© 2015 Springer-Verlag Berlin Heidelberg, All rights reserved. The corticosteroid hormones (glucocorticoids and mineralocorticoids), via their effects on mineralocorticoid receptors (MR) and glucocorticoid receptors (GR), play an important role in cardiovascular inflammation. Endogenous glucocorticoids (cortisol in humans) bind to both MR and GR. Large randomized controlled trials (RALES, Randomized Aldactone Evaluation Study, and EPHESUS, Eplerenone Post-Acute Myocardial Infarction Heart Failure Efficacy and Survival Study) have demonstrated the benefits on mortality and morbidity of MR antagonist treatment in symptomatic heart failure, implicating MR signalling as a key mediator of heart disease. However, the circulating levels of aldosterone in these patients were normal, indicating the possibility that the cardiovascular benefits conferred by aldosterone antagonists were at least partly independent of aldosterone itself and lend support to a role for cortisol in pathological states such as heart failure. The regulation of cortisol metabolism in humans is not only centrally determined. Two key enzymes in cortisol metabolism have been identified that influence the effects of cortisol at the peripheral level: 11beta-hydroxysteroid dehydrogenase type 1 (11β-HSD1, which converts inactive cortisone to active cortisol) and type 2 (11β-HSD2, which converts active cortisol to inactive cortisone). Any therapy based on manipulation of glucocorticoid metabolism should inhibit 11β-HSD1 activity while preserving 11β-HSD2 activity. The net effect of 11β-HSD1 inhibitors appears to be atheroprotective and beneficial after myocardial infarction in mice. These findings offer the promise of therapeutic potential for tissue-specific manipulation of glucocorticoid action in the prevention and treatment of cardiovascular disease in humans.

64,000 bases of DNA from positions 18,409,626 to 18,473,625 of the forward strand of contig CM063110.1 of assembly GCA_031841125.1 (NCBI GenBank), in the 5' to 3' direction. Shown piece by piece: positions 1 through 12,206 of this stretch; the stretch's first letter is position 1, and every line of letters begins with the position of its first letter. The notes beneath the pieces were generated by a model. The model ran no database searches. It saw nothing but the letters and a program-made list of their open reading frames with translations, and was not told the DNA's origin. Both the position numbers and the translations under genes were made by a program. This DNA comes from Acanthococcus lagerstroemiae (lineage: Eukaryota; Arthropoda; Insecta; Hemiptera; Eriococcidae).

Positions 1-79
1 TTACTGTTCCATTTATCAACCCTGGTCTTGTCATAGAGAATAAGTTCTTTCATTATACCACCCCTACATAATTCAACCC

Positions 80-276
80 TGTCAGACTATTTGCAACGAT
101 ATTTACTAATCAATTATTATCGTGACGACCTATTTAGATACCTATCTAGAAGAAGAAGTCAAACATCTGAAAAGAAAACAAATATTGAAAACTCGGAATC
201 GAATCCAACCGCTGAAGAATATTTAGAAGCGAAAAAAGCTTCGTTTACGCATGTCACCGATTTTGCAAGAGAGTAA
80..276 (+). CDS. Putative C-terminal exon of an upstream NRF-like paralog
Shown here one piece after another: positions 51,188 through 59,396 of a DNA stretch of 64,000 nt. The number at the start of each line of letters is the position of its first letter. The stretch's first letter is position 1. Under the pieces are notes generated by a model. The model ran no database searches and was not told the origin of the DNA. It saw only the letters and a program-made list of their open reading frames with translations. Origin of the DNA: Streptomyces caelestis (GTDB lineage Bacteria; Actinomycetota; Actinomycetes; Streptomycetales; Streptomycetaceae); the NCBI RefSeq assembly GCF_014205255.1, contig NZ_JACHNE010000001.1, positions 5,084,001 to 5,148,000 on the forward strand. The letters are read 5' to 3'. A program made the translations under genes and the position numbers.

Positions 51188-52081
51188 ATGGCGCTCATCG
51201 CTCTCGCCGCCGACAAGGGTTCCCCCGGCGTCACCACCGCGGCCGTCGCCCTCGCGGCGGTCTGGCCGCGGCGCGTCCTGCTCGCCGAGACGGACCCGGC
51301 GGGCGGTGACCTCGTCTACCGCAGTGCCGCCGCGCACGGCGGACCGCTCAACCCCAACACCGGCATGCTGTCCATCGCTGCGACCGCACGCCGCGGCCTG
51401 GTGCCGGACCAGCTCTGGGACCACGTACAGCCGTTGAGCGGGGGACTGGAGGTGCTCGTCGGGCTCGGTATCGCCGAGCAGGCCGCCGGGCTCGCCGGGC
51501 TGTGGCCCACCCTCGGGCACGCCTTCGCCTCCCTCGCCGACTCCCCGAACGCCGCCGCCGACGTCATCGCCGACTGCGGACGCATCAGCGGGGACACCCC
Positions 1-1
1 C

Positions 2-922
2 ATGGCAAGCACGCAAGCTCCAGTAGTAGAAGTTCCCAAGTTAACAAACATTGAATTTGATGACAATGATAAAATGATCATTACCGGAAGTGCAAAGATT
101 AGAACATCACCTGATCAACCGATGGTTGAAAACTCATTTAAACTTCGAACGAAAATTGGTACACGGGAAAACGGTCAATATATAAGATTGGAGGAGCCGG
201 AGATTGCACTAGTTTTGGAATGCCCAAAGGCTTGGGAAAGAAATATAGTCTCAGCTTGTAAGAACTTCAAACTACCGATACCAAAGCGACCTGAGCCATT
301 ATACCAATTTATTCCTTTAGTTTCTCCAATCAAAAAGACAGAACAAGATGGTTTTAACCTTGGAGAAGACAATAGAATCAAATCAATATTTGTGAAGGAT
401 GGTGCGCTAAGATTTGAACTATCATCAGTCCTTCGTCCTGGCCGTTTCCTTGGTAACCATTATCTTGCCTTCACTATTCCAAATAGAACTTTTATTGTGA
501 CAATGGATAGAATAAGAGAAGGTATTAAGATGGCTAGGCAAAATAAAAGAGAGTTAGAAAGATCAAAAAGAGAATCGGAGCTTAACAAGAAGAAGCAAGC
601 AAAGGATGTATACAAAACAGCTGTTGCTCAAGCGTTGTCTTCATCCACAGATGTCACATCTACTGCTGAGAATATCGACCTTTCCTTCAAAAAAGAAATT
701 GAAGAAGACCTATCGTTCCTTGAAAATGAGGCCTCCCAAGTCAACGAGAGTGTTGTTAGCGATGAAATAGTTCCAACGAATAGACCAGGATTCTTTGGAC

|Title of host publication||PanVascular Medicine, Second Edition|
|Number of pages||10|
|Publication status||Published - 1 Jan 2015|